Orca didn’t get the memo!
It was all from the moment we dropped into the hotspot except for one thing the orca.
With pelagic birds plentiful and some oily residue on the surface we thought for sure that orca would be patrolling the depths below. We watched and waited and watched some more. No luck.
A small bird swirl was rearing its head above the swell lines, as we we could make out the smaller blows which belonged to a pod of about 25 Long Finned Pilot Whales. These toothed whales were punching into the swell and ranged from brand new calves to old males.
The teeny tiny torpedo gun-metal grey calves were surfacing as if they didn’t quite know where their blow-hole was. One in particular was minuscule. The growing swell must have been daunting for this baby which was no more than a week old. In the big, open (and on days like today) unforgiving Southern Ocean it is a wonder these animals can thrive. They never dived for too long, allowing the youngsters plenty of opportunity to breath at the surface.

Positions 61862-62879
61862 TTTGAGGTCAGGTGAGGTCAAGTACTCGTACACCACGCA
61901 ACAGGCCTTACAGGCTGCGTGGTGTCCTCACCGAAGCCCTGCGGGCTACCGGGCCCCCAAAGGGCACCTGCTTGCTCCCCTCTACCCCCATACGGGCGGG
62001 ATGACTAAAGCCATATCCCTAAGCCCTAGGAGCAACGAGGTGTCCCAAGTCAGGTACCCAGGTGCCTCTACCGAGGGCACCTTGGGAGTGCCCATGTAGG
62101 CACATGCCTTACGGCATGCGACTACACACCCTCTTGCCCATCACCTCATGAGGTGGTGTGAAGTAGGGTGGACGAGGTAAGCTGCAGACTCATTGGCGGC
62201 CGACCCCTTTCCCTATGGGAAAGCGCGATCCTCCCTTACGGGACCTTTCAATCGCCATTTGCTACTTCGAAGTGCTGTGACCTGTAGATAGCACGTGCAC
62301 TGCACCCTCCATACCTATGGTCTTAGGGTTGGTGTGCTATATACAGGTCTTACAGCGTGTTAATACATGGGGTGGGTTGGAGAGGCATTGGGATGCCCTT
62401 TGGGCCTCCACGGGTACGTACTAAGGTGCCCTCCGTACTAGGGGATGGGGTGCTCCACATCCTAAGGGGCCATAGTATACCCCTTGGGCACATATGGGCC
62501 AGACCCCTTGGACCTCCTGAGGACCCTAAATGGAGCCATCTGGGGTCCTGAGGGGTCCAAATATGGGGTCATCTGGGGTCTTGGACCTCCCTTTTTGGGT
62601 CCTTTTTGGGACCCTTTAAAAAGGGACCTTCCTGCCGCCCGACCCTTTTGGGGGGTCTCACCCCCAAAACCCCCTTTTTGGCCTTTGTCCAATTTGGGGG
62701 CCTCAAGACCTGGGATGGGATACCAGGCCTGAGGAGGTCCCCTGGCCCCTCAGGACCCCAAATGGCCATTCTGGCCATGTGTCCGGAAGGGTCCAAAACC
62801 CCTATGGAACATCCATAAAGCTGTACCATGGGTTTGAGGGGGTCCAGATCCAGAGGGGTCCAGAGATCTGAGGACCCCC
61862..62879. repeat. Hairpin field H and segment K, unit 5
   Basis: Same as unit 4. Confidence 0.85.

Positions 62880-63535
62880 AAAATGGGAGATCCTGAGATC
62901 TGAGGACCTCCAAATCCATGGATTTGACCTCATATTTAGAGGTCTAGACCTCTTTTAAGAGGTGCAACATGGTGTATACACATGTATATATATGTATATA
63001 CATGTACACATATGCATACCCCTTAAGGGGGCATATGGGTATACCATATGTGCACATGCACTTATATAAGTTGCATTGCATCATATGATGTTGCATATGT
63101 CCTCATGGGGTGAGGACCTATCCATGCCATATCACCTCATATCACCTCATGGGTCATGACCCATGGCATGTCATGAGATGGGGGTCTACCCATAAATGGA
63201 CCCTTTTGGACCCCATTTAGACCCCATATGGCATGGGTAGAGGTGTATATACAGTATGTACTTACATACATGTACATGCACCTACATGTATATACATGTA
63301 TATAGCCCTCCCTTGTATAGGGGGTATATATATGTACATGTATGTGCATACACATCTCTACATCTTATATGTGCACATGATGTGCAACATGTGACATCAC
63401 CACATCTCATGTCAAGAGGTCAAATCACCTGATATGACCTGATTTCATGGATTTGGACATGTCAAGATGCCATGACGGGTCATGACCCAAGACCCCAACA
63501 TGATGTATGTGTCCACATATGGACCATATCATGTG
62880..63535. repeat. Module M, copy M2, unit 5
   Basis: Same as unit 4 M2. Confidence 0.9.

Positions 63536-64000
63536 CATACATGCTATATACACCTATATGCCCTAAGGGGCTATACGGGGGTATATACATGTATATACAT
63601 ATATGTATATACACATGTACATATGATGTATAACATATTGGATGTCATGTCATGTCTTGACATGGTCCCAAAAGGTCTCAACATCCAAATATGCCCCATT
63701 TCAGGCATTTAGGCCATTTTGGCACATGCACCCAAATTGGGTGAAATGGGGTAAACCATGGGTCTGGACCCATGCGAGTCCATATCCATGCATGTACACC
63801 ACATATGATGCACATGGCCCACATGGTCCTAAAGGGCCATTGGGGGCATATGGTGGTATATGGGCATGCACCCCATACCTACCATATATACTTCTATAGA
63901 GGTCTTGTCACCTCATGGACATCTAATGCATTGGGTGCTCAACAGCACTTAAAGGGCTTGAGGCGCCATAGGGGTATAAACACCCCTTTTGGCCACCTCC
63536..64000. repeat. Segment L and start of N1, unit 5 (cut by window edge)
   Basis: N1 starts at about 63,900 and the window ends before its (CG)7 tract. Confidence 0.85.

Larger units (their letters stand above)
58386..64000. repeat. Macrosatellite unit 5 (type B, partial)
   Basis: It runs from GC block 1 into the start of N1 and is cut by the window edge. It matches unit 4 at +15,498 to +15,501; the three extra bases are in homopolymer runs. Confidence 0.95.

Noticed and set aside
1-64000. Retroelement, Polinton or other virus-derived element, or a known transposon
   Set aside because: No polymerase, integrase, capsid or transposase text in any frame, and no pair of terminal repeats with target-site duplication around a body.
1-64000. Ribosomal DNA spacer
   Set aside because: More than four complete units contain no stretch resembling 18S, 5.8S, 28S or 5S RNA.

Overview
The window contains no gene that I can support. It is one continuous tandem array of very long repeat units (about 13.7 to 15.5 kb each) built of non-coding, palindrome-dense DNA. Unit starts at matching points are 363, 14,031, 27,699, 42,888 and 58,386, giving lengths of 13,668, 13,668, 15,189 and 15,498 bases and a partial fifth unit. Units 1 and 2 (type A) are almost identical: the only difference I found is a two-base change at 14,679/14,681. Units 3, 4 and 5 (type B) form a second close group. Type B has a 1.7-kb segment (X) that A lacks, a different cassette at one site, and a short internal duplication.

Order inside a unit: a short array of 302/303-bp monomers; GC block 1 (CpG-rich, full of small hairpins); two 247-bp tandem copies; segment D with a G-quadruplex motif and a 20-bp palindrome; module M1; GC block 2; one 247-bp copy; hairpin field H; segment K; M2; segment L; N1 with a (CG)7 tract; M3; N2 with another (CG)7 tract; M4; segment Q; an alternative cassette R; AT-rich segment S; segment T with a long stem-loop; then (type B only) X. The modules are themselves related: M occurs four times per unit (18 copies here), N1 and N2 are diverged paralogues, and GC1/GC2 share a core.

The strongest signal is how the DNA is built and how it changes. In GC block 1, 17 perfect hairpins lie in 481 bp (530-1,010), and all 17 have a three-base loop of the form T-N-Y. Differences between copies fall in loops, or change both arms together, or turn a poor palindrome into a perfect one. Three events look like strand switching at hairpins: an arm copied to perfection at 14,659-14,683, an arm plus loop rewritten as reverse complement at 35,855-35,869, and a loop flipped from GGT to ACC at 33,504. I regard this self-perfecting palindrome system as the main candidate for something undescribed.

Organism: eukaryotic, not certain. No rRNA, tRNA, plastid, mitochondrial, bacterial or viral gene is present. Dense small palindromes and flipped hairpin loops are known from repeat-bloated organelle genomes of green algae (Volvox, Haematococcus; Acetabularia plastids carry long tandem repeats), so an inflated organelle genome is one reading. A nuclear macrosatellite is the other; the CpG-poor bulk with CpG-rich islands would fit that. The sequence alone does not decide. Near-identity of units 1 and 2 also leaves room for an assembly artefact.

We also spotted a small long-nosed fur seal out in the salty mess! It too was staying at the surface.
We left these in search for the larger black and white sea pandas (orca) however still no luck. Our eyes scanned every wave, every bird swirl and what seemed to be every square mile of the hotspot. No luck again.
It is not often that we go out and do not find any orca, let alone on days where there is plenty of surface activity for the orcas to revel in. as I always say, they are predictably unpredictable and this is what we love about them! Wild animals doing wild things.
Check out Hope’s images for the cheeky Pilots, one even spun upside down, among the other animals encountered on expedition.